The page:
Research: KANETO and colleagues,

Listed in Issue 51


KANETO and colleagues, Department of Internal Medicine and Therapeutics, Osaka University Graduate School of Medicine, Suita, Japan write that oxidative stress is produced under diabetic conditions and may cause various forms of tissue damage in patients with diabetes. The authors conducted a study in diabetic mice to examine the involvement of oxidative stress in the progression of pancreatic beta-cell dysfunction in type 2 diabetes, and to evaluate the potential usefulness of antioxidants in its treatment .



Antioxidant treatment (N-acetyl-L-cysteine (NAC), vitamins C plus E, or both) was started at 6 weeks. The effects were evaluated at 10 and 16 weeks of age.


Treatment with NAC retained glucose-stimulated insulin secretion and moderately decreased blood glucose levels. Vitamins C and E were not effective when use alone, but were slightly effective when used in combination with NAC. No effect upon secretion of insulin was observed when the same antioxidants were given to control nondiabetic mice. Histological examination revealed that the beta-cell mass was significantly larger in the diabetic mice treated with the antioxidants than in the controls. A possible cause of this was that the antioxidant treatment suppressed apoptosis in beta-cells without changing the rate of beta-cell proliferation. This would support the hypothesis than in chronic hyperglycaemia apoptosis induced by oxidative stress causes reduction of beta-cell mass. The antioxidant treatment also preserved the amounts of insulin content and insulin mRNA, which made the extent of insulin degranulation less evident. Also, expression of pancreatic and duodenal homeobox factor-1 (PDX-1) a beta-cell-specific transcription factor, was more visible in the nuclei of islet cells following antioxidant treatment.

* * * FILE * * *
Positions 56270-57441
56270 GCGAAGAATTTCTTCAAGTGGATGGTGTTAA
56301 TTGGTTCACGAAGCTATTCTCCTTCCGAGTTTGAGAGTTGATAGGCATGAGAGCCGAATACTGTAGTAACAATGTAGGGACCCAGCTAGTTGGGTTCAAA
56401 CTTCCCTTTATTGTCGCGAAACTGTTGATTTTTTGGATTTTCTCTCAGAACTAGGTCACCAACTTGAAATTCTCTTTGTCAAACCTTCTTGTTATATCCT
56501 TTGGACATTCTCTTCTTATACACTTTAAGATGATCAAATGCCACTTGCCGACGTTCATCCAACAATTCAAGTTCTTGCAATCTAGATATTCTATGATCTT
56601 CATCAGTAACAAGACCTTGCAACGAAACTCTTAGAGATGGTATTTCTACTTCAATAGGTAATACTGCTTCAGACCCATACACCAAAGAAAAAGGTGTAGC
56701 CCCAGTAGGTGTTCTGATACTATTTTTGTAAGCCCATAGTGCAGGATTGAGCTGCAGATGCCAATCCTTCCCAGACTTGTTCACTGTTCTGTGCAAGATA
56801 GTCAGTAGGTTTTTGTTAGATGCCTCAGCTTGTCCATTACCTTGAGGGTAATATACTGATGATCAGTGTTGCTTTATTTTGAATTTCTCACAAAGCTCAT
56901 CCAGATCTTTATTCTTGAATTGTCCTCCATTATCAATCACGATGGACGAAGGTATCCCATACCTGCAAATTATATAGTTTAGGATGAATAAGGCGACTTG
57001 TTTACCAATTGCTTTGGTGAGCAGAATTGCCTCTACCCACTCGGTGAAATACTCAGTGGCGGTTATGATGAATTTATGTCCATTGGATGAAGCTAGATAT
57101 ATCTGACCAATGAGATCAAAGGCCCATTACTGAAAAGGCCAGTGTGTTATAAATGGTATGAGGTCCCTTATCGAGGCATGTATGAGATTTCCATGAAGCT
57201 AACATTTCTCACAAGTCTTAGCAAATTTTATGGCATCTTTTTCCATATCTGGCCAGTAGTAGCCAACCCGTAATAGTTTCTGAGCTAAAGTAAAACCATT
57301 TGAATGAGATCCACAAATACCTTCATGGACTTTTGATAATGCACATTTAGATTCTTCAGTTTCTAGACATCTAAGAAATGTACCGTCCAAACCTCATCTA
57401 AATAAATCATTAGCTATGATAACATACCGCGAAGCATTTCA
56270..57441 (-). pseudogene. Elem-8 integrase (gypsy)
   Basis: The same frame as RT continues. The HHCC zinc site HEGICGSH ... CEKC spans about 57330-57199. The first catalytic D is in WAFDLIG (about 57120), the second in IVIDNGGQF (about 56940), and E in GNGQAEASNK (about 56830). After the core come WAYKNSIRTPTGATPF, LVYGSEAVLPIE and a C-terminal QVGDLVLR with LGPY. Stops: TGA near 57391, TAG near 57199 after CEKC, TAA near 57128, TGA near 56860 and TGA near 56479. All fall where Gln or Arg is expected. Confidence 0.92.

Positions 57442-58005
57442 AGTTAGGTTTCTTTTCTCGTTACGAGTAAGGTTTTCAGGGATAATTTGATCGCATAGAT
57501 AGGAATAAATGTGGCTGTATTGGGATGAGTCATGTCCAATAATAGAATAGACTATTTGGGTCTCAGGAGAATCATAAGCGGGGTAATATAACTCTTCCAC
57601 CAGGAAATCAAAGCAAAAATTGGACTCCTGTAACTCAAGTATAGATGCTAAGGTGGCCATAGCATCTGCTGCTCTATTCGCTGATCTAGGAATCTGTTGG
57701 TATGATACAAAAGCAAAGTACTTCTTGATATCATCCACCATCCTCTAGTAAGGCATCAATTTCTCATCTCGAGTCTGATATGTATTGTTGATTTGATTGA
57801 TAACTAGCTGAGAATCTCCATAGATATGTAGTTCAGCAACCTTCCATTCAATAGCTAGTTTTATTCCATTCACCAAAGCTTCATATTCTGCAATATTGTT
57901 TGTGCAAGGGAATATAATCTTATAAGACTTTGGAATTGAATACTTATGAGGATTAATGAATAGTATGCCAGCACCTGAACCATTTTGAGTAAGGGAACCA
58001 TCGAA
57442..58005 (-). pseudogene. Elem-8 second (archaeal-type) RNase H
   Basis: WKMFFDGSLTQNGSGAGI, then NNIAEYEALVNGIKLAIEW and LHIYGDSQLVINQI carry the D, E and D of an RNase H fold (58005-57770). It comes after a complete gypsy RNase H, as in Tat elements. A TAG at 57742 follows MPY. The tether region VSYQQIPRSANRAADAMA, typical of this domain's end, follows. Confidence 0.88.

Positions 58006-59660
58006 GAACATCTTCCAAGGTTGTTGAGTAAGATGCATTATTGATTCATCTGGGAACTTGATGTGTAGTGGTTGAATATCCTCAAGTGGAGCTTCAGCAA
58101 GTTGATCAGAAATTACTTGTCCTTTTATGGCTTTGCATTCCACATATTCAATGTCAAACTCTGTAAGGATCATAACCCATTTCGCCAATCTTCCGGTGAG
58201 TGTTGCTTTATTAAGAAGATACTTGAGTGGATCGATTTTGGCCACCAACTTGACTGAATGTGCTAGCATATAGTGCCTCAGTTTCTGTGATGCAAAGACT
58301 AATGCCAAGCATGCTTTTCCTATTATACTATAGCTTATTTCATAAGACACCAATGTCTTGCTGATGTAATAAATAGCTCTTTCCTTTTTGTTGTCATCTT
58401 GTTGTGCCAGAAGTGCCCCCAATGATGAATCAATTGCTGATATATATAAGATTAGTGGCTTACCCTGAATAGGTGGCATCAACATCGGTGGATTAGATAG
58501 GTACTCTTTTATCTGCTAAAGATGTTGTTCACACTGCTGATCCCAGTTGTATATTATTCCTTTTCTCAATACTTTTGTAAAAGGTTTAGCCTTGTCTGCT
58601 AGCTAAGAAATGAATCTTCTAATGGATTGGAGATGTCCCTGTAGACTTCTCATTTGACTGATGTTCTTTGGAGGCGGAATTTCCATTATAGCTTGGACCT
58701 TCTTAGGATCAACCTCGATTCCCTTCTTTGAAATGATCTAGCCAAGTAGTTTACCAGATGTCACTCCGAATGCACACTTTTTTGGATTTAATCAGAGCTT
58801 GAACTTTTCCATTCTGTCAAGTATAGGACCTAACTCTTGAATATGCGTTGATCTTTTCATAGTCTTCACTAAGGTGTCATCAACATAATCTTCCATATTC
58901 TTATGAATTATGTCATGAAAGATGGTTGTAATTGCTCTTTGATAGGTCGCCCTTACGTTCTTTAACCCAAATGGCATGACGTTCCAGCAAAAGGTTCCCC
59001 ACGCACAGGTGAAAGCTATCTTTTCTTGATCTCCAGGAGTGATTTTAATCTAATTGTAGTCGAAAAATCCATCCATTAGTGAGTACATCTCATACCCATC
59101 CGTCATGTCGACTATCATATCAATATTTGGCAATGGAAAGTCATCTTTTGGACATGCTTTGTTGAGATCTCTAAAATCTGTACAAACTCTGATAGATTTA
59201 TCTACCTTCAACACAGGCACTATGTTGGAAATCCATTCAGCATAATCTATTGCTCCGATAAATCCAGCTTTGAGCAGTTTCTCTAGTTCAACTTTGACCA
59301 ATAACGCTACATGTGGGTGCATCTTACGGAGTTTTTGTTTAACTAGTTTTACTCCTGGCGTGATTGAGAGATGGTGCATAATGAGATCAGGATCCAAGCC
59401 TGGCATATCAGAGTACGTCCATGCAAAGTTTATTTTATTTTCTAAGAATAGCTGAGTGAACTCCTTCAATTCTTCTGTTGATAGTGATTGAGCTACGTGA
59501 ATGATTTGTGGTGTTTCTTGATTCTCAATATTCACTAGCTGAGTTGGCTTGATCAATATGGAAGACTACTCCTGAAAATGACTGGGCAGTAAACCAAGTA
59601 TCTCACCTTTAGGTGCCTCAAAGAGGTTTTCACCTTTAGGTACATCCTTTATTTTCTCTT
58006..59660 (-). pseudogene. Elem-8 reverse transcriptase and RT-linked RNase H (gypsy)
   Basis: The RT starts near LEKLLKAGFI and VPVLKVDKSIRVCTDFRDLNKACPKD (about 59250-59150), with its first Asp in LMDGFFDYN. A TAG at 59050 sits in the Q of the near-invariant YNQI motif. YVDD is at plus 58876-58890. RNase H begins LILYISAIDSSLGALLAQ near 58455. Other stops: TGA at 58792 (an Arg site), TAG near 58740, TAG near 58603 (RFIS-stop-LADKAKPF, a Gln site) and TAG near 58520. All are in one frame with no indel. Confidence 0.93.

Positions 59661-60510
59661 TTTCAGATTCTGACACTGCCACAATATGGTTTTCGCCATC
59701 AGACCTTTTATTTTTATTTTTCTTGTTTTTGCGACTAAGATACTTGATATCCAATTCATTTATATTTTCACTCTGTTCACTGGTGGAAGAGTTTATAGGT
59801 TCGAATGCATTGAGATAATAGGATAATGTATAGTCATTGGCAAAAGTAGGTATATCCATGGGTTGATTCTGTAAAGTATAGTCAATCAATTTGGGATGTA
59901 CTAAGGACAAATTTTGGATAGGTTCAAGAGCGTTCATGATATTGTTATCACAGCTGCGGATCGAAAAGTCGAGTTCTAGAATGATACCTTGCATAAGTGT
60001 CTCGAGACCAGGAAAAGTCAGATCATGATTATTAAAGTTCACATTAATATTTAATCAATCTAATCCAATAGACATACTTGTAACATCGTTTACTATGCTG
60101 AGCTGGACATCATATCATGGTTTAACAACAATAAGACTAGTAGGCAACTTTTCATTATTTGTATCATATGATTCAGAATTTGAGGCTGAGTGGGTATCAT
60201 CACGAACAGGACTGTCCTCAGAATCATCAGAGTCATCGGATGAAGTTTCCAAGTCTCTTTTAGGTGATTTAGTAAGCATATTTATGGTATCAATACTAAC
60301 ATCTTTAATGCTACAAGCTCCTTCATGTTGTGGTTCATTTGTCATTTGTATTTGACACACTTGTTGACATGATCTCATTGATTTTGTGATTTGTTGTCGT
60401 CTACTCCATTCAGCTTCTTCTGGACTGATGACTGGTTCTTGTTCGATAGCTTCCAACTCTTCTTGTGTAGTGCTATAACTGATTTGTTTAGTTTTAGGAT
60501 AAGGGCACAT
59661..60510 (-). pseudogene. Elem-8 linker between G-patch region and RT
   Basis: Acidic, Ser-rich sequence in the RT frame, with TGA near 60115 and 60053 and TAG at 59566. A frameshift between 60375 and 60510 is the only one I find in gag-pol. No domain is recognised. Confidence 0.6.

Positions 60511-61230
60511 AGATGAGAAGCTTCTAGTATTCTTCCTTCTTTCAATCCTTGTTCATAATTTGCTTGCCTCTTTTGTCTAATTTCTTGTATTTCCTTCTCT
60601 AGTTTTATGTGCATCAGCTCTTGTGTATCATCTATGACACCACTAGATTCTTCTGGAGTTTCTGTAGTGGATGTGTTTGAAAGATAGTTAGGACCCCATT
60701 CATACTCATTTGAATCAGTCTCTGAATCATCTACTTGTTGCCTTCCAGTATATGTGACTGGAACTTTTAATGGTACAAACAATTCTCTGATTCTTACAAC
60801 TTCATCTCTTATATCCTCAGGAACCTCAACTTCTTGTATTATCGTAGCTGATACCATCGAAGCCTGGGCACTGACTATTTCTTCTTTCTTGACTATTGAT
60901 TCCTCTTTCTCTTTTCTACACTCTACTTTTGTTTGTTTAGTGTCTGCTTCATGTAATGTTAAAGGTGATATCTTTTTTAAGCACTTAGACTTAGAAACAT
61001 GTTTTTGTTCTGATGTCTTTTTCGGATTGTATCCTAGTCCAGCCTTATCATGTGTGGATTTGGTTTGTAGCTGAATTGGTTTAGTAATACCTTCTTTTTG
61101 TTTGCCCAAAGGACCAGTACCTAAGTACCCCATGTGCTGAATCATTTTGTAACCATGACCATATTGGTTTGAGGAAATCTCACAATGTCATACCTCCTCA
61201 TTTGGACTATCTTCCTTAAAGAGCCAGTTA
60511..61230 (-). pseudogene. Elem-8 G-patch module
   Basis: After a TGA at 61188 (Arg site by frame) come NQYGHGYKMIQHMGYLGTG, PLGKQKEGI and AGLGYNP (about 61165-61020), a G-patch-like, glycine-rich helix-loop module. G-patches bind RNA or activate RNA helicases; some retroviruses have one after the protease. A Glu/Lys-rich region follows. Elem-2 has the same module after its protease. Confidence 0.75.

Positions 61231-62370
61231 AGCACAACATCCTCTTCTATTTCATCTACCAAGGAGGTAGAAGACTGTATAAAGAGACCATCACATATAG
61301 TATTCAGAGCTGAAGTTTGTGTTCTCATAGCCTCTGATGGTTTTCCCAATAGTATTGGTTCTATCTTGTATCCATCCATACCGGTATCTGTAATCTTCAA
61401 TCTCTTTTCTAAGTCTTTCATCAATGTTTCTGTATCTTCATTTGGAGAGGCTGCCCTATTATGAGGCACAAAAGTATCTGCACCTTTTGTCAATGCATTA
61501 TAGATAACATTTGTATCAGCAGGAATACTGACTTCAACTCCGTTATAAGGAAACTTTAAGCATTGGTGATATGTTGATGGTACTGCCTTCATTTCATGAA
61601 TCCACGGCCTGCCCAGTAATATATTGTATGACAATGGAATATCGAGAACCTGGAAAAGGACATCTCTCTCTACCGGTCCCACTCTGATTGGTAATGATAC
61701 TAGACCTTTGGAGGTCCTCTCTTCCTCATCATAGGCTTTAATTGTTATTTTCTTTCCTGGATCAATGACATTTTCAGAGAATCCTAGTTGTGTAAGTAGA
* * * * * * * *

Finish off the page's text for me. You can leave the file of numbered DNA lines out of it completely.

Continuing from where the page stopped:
The results from this study indicate that antioxidant treatment may exert beneficial effects in diabetes, with preservation of in vivo beta-cell function. This finding suggests the potential use of antioxidants for the treatment of diabetes and provides further support for the implication of oxidative stress in beta-cell dysfunction in diabetes.


Kaneto H. Beneficial effects of antioxidants in diabetes: possible protection of pancreatic beta-cells against glucose toxicity . Diabetes 48(12): 2398-406. Dec 1999.


This interesting study demonstrates that antioxidants modulate, at the molecular level, the enhanced expression of insulin genes, via insulin mRNA, as well as a beta-cell-specific transcription factor. Good news eventually for diabetics.

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